Project journal
Project
WESH – We.Service.Heerlen Heerlen, The Netherlands
Modifier 28 October 2021
by Harald WOUTERS, UIA Expert

We.Service.Heerlen (WESH): Journal 2

WESH Heerlen
WESH Heerlen
WESH Journal no. 2 describes the progress of the We.Service.Heerlen project as of October 2021. That means WESH is halfway the three years project period and approximately 6 months in the implementation phase.
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1. Executive summary

 

In 2019 the Municipality of Heerlen and its partners developed We.Service.Heerlen (WESH), an integrated community engagement project under the EU’s Urban Innovative Actions initiative (UIA). The WESH-consortium consists further of CoTown as technical supplier, Brightlands Smart Services Campus for business support, neighbourhood association GMS for user engagement, city centre organisation Heerlen Mijn Stad as content provider, Statistics Netherlands (CBS) for monitoring and the Dutch Associonation of Municipalities (VNG) for upscaling. Via the WESH smartphone app, citizens of Heerlen can apply for easy public space maintenance tasks assigned by the municipality. Completed and approved tasks are rewarded with local digital coins: Heerlen Heitje (1 Heitje = 1 euro). These can be spent at local shops, bars and cultural organisations within the city. The goals of the project are (1) increasing civic engagement, (2)  improving the public space and (3) stimulating the local economy.

In March 2021 WESH was launched publicly by ten volunteers of the neighbourhood association and covered by multiple local and regional news reports. Alderman Claessens received multiple requests from television and printed media about the project. WESH has shown national interest as well as from cities in the Nordics and Central Europe. These were particularly curious about the approach on civic participation and the rewarding system. After lengthy discussions with the Dutch tax authority in the preparation of WESH on taxing the performance of the tasks, the project received an exemption for VAT. After the first months in action the WESH-team notices reluctance of some citizens for registering, fearing repayment of allowances. As a result the team lowered the wage for the tasks from 15 to 5 euro an hour to make it voluntary work.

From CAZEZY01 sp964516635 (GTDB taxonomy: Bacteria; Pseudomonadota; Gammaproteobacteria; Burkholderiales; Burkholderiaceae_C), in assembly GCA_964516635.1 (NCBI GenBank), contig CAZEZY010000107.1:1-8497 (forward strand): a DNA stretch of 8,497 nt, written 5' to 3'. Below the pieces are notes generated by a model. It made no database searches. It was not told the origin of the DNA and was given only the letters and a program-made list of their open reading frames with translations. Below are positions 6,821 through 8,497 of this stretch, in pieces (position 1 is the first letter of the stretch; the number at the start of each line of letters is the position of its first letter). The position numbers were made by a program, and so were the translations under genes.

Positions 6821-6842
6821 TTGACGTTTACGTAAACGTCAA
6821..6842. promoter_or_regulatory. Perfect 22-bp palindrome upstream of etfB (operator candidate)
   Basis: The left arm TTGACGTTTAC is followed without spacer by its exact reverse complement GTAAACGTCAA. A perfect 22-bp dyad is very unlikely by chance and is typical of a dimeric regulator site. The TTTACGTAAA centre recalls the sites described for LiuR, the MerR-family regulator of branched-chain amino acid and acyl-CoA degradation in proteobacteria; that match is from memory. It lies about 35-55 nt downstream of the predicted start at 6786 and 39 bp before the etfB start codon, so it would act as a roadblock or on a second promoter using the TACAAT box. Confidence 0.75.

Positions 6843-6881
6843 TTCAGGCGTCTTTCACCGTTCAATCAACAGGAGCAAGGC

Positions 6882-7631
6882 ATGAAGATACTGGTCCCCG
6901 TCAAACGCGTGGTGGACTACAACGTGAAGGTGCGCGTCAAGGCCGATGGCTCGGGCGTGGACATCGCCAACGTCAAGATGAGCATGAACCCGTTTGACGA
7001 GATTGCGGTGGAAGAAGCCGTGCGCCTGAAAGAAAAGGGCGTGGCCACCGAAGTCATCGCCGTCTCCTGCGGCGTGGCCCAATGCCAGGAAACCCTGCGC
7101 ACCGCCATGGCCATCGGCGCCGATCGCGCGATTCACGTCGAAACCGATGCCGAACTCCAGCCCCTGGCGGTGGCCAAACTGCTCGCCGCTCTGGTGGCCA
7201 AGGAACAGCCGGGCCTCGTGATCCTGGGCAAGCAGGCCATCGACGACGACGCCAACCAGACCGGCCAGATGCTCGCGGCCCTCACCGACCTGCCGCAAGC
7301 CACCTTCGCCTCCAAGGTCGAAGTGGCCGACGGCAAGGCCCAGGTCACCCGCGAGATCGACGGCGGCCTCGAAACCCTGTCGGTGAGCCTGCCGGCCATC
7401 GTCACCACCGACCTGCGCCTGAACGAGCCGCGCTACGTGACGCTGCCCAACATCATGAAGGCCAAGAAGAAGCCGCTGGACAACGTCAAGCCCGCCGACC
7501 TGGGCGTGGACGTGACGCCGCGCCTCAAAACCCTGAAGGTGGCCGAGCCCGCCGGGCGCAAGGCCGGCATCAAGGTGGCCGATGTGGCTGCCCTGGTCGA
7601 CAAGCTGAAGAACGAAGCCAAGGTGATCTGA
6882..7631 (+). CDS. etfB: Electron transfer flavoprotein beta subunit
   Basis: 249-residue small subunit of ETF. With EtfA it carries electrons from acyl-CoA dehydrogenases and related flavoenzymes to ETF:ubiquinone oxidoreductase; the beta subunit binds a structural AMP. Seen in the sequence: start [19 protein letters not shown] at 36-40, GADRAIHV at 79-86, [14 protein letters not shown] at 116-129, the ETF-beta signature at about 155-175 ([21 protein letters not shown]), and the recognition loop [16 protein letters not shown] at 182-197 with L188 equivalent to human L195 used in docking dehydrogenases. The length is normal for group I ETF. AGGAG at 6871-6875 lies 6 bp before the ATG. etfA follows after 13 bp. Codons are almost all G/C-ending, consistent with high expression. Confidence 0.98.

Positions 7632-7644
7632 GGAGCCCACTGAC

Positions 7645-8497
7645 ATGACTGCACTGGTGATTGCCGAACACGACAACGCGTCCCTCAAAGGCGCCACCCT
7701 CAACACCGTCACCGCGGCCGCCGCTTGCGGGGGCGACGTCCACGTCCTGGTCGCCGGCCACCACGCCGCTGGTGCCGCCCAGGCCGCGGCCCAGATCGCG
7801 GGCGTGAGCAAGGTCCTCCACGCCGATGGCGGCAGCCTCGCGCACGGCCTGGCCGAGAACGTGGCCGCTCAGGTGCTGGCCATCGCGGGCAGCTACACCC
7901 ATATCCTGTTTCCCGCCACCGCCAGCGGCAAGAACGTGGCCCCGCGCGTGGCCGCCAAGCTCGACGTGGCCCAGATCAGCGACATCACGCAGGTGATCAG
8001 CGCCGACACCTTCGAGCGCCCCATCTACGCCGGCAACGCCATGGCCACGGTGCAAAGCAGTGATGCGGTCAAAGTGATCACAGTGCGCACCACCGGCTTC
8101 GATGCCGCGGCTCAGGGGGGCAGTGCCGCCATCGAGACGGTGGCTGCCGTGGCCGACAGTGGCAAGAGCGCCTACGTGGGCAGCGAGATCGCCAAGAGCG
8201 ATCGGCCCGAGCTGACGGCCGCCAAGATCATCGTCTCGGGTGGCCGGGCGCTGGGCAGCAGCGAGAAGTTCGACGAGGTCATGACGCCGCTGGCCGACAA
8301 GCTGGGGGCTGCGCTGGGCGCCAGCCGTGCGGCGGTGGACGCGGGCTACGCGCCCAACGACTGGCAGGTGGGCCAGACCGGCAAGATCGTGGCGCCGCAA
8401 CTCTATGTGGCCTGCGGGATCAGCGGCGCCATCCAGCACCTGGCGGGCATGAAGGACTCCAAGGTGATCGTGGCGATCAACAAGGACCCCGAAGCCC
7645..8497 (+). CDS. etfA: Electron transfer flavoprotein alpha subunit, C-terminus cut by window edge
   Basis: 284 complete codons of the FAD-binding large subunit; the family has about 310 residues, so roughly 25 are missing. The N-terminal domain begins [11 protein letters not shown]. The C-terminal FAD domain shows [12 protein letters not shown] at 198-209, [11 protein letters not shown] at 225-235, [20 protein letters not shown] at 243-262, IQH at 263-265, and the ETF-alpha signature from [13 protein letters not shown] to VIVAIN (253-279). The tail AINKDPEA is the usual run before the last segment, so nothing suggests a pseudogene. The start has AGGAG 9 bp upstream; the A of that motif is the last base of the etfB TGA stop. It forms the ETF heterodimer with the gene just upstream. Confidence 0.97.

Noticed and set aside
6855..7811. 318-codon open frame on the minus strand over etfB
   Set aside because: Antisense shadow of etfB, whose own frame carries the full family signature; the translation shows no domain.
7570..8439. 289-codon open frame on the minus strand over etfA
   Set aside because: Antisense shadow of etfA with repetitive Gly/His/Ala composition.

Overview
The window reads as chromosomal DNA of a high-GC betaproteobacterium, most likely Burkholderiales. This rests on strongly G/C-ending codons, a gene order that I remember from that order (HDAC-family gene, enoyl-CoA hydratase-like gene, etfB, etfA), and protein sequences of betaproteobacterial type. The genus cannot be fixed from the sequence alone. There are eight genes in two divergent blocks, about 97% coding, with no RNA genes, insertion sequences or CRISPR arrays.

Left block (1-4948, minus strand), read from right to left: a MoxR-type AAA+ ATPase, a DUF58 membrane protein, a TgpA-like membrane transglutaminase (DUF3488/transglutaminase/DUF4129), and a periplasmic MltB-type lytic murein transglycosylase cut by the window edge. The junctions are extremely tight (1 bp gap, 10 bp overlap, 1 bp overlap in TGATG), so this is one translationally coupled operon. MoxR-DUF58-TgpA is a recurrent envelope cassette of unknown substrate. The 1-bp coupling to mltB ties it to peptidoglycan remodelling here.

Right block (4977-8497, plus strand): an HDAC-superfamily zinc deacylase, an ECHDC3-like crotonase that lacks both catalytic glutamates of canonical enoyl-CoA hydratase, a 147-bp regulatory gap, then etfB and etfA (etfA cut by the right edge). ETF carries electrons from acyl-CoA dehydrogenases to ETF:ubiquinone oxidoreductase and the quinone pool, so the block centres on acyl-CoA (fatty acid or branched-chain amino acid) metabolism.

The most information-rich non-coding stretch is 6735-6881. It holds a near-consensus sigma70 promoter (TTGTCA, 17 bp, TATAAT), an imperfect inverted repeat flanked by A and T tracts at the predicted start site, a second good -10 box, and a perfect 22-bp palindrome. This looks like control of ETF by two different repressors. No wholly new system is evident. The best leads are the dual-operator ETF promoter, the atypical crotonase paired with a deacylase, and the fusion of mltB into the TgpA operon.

The UIA initiative identifies seven operational challenges for implementing a collaborative innovation project. Each of these are translated to the current state of the project at the of writing this Journal in October 2021, with their corresponding risk level:

  • Leadership (low risk): Heerlen’s Mayor and Alderman reached an exempted status for WESH after discussions with top officials of the tax authority, under the condition that the work hours were registered annually by citizens in their tax return (up to 1,500 euro a year).
     
  • Procurement (medium risk): to avoid a vendor-locking in scaling up WESH, the software source code should become publicly available. The Dutch Association of Municipalities (VNG) is discussing this issue with the municipality and the technical supplier of WESH.
     
  • Participative approach (high risk): crucial to the success of a digital platform are the content and users. Some citizens seemed reluctant to participate, in fear of having allowances cut. As of early October 2021, the app has over 550 downloads, 155 users, 130 tasks posted, 50 tasks completed and 15 shops involved.